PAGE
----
I don’t turn up at your birthday or Christmas with a swag of presents. Your parents have provided so well for you, you just don’t seem to need more ‘stuff’.
I haven’t done a good job caring for you. When Freddie was barely more than a baby I let him play in puddles in the backyard in winter. How was I to know that little kids can get hypothermia while playing so happily? You looked like you were having a wild time and I hated to disturb you. Thankfully you have great parents.
I don’t live next door. I never pop over to say “hi” or bring cake. I’ll probably never be in the audience at your school play, dance recital or graduation.
I will tell you that you can’t have that chocolate – you already have the energy of a thousand batteries, the last thing you need is more sugar.
I’m a terrible aunt.
This is not to say that I don’t love you. When we’re together, we can jump on the trampoline until our tongues hang out. We can flop in the grass for five minutes and repeat.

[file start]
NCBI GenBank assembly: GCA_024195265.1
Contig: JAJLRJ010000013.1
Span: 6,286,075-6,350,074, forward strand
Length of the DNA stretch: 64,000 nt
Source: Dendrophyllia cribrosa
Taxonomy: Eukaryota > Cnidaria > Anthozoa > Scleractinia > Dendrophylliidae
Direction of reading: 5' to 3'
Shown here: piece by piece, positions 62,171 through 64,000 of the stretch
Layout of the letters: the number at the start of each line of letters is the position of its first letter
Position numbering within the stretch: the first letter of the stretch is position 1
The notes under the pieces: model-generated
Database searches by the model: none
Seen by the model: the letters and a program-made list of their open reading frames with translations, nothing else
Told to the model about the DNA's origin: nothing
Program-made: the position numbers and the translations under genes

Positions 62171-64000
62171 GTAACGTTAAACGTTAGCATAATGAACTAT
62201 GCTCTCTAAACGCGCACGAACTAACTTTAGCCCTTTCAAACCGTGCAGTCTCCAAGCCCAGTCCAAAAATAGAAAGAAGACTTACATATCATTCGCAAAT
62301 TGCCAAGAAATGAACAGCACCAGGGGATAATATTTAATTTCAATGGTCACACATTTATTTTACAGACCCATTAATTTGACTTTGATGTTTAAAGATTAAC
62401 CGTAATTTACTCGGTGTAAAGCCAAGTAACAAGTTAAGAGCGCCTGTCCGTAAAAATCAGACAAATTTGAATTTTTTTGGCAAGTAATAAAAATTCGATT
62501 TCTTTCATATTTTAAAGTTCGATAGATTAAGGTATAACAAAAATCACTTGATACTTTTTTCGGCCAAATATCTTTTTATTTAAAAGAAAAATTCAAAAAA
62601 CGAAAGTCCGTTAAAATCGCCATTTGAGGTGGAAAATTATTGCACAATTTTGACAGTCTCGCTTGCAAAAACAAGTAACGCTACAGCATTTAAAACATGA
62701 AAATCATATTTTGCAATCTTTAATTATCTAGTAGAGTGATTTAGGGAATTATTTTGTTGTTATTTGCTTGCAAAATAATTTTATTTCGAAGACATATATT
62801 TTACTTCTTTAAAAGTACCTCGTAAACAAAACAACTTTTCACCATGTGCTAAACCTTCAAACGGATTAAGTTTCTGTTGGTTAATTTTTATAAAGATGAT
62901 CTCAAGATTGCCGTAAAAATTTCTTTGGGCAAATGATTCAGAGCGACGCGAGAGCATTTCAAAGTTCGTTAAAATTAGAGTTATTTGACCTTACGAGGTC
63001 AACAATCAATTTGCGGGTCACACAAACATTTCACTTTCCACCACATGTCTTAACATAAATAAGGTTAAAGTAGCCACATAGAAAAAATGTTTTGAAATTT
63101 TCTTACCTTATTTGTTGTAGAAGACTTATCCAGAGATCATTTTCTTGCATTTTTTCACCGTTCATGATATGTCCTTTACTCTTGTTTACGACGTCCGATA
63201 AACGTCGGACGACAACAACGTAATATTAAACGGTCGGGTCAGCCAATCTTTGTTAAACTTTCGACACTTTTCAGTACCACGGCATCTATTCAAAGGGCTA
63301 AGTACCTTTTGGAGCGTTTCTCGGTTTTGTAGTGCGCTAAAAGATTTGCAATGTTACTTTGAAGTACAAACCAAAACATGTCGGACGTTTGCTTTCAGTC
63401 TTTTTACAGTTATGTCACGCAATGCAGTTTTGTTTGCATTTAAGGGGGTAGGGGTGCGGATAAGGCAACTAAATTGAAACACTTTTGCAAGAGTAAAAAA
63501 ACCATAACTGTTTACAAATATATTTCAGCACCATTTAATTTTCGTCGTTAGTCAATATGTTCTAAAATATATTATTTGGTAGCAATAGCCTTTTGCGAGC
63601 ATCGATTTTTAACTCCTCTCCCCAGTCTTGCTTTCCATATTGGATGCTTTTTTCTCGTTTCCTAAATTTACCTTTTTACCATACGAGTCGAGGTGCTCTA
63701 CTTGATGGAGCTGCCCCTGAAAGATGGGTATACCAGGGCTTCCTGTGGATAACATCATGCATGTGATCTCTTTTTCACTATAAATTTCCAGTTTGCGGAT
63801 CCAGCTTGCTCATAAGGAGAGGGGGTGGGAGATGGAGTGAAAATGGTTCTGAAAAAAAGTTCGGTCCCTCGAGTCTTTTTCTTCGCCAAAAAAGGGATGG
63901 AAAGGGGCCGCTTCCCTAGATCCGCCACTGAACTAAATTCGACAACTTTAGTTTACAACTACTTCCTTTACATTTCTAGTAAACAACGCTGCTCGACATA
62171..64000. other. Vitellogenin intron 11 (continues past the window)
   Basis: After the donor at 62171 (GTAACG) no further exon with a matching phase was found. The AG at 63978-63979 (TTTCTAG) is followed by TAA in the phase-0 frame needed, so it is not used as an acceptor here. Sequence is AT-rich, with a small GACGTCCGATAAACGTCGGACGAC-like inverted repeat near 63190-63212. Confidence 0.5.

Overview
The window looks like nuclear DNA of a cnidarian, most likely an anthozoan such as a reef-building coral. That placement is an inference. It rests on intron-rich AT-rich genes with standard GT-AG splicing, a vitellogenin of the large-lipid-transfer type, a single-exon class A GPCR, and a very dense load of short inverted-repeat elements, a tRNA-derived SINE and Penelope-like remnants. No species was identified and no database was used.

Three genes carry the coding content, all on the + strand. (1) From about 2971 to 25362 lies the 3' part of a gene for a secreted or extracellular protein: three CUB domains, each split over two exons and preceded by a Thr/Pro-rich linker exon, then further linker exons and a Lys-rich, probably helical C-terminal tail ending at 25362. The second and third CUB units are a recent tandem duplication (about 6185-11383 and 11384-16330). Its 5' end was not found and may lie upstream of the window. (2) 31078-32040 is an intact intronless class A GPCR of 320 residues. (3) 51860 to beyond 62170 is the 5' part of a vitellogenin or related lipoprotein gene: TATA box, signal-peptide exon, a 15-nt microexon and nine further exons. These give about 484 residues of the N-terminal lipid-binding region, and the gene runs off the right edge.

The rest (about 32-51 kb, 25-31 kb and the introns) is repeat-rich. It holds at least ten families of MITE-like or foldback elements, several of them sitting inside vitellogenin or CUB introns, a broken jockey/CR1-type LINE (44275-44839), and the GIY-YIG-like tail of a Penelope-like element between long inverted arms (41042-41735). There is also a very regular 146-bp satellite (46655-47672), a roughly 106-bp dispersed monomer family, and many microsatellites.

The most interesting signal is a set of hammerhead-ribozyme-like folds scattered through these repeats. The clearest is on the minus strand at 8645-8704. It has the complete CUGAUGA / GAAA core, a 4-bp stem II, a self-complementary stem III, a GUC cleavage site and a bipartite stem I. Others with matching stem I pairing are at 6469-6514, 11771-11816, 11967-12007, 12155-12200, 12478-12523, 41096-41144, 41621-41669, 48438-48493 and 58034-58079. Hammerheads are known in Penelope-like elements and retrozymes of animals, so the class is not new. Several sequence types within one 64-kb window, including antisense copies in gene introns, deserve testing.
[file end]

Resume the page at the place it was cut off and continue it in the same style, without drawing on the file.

We can do tricks on our bikes, build cubby houses and spend the day in the pool. We can play with dolls, trucks and computers too, on rainy days. On fine days we play outside.
When you play with me you’ll get wet feet, dirty fingernails, a muddy bum and splinters that we’ll have to attack with a needle. Unless you’re a supermodel there’s no value in arriving at forty years without a scar or six.
Our time together can be about living, loving and camaraderie. It’s not a gift that packs nicely into a box.
If you should come to me one day and say, “I want to learn to scuba dive,” I will be thrilled. For the world below water has given me some of the greatest joys of my life and what more could I want than to share it with you?
I’m a terrible aunt. But I love you all to bits.
Auntie Ali XXOO